Published on August 31st, 2013 | by Leo Preston0
Away From Home: Finding Local Food
Whether it’s a new job or attending university or college, there are many situations where you can find yourself far from home. In these times, even the smallest change can take some time to grow accustomed to.
When it comes to food, it should be no surprise that there will be some sort of culture shock. Whether it’s moving town or moving country, it’s difficult to remove yourself from your comfort zone into somewhere you’re not familiar with and you’ll need to consider how you’ll ingratiate yourself with your new surroundings.
New Location, same Cuisine
One of the easier ways to help ease into a new area is to look for places that do similar cooking and food. You might not have the same local restaurants, but that isn’t to say there aren’t a large variety of Indian restaurants in your area. The restaurant in question may be new, but if you’re a fan of the food then you have an understanding of what you’re ordering and eating. This way, you’re testing new waters without any major risk.
Ordering in can also prove useful when you’re tight on time. You can still experience the local area and familiarise yourself with the food on offer but you don’t have to sacrifice hours at a restaurant to do it.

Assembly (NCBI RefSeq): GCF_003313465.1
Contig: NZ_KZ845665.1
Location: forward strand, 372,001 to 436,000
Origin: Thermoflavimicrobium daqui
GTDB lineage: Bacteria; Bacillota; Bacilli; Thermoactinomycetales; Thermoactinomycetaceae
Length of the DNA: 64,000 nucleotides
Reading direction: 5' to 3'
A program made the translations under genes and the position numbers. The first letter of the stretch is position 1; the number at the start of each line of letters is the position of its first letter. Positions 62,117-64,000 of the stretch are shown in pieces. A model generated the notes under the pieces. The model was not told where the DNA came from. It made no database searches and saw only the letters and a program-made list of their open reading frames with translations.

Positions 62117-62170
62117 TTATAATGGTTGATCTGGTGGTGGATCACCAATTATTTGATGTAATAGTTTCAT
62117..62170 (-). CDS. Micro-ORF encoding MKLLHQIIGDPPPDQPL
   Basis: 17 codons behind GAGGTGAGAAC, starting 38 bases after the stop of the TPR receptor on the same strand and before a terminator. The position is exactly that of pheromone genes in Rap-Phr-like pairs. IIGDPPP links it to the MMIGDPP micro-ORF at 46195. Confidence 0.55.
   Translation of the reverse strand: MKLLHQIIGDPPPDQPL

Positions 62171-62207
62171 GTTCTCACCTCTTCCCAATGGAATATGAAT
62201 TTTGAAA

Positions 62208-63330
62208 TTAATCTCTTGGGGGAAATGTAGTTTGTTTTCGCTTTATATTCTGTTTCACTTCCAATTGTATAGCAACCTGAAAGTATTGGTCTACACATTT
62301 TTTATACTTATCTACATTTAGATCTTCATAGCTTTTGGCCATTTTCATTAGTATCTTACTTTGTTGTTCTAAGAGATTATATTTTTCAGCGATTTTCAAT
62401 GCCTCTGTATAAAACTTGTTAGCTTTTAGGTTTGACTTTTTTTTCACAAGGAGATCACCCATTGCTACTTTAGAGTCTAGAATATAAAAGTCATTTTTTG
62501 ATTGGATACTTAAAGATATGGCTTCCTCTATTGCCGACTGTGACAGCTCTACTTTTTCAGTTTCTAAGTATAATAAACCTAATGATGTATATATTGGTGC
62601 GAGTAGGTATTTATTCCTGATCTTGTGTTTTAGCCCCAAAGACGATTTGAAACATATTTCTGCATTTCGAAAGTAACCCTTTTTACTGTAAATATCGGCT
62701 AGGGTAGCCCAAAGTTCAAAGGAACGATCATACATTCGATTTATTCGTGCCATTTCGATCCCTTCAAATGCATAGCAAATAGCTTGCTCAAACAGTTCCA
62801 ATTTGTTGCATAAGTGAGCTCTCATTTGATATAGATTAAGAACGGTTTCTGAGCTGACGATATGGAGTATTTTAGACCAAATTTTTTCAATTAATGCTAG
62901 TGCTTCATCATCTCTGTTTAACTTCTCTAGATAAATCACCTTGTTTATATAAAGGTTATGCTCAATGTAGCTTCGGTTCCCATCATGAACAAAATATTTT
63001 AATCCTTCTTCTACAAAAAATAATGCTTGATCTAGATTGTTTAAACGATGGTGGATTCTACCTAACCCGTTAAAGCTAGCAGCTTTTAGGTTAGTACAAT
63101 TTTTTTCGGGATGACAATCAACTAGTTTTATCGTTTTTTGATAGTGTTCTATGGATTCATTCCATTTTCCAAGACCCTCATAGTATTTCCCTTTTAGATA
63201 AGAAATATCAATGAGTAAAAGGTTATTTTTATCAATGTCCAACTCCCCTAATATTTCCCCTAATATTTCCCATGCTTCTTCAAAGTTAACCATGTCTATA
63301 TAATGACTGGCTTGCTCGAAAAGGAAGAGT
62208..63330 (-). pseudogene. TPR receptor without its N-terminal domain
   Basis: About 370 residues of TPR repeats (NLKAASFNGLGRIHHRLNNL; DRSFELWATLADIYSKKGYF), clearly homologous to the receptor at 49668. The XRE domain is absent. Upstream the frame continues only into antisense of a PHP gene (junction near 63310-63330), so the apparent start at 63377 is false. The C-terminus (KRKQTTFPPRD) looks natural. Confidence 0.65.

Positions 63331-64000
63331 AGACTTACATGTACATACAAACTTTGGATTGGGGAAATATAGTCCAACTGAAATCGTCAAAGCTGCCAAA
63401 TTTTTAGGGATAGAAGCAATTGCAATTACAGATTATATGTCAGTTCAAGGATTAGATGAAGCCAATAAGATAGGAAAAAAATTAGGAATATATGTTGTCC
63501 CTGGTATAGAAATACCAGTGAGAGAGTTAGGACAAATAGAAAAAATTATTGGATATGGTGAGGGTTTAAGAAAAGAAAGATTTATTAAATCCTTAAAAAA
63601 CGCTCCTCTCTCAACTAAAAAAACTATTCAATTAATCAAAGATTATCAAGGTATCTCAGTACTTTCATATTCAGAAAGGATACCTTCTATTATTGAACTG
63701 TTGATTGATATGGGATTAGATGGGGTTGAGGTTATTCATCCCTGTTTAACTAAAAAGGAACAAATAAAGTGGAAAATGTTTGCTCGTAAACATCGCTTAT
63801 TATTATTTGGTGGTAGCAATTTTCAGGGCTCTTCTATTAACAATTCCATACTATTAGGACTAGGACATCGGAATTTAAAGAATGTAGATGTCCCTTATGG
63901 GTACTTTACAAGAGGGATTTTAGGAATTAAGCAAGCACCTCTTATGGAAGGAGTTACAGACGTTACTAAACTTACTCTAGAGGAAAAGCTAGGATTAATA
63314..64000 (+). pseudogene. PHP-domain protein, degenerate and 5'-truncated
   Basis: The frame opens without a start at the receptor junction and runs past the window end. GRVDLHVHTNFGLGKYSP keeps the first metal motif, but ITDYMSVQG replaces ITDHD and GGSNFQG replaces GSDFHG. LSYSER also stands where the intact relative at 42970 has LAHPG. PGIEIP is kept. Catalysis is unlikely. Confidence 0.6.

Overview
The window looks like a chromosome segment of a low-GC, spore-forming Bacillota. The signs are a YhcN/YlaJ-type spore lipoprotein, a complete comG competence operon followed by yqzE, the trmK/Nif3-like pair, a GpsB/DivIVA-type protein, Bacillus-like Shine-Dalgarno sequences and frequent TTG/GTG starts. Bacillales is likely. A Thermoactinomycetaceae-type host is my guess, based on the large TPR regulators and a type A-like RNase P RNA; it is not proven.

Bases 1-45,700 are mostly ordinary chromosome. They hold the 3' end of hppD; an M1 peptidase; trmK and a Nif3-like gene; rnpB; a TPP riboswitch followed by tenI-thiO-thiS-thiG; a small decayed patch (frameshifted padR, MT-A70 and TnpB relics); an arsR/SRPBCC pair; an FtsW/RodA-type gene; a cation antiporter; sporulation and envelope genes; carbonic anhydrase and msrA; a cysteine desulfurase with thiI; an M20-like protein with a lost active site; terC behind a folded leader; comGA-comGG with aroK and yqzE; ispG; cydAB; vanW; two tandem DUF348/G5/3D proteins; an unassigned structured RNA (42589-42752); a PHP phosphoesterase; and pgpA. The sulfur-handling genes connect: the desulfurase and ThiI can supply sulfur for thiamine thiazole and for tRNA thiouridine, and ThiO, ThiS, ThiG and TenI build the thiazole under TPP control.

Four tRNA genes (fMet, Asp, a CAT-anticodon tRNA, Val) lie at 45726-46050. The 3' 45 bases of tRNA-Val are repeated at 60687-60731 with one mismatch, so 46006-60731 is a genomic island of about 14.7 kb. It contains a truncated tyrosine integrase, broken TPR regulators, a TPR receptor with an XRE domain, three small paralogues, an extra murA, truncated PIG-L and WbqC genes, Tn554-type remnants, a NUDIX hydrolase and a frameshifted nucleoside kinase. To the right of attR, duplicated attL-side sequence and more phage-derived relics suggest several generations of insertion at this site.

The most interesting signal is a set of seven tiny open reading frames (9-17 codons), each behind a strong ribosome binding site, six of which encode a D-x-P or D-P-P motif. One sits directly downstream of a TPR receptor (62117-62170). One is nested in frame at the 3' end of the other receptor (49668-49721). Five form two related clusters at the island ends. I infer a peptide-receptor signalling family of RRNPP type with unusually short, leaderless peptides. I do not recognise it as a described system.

Cooking for yourself
Likewise, if you have a taste for cooking yourself, it helps to know where to get the best, cheap, local ingredients. This is something you can again look up online, or simply ask around. Whether it’s the local supermarket or a traditional market with unique opportunities, never underestimate the power of local knowledge.
New Tastes, Old Boundaries
Finally, when you are comfortable in any region, don’t be afraid to try new things. Variety is important in any aspect of life and, when it comes to food, this will stop you eating the same food over and over again.
Getting complacent means food becomes boring, and you’re often stuck at the same places for lack of interest elsewhere. Being adventurous, on the other hand, gives you access to new bargains and offers, integrates you better with the local community and generally allows you to be more outgoing.
A wider knowledge of local restaurants, for instance, allows you to make your own personal recommendations and help others down the line, too, which can always prove useful in social situations.